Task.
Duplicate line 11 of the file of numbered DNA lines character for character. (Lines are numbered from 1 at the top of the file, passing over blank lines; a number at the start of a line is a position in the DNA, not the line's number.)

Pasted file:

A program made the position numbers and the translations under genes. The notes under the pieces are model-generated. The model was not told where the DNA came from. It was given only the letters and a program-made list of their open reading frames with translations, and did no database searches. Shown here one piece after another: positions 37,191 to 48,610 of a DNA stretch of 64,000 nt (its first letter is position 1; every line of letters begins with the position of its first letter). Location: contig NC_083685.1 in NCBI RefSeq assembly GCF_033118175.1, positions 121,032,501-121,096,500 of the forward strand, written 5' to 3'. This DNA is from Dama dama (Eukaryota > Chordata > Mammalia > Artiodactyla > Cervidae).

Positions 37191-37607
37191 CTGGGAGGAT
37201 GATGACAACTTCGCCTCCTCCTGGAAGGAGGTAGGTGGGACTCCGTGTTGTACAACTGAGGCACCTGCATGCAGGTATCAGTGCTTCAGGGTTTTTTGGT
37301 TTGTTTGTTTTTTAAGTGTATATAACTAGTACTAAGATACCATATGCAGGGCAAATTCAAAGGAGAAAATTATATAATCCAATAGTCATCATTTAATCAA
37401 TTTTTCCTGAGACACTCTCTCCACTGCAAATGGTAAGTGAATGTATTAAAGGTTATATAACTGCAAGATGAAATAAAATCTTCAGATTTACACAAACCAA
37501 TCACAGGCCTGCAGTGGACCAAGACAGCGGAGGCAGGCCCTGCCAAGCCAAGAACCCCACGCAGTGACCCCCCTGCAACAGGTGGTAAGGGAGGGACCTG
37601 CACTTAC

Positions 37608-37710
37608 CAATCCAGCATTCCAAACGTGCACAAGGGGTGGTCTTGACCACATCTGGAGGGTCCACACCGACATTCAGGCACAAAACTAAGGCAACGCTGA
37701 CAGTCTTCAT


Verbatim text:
37701 CAGTCTTCAT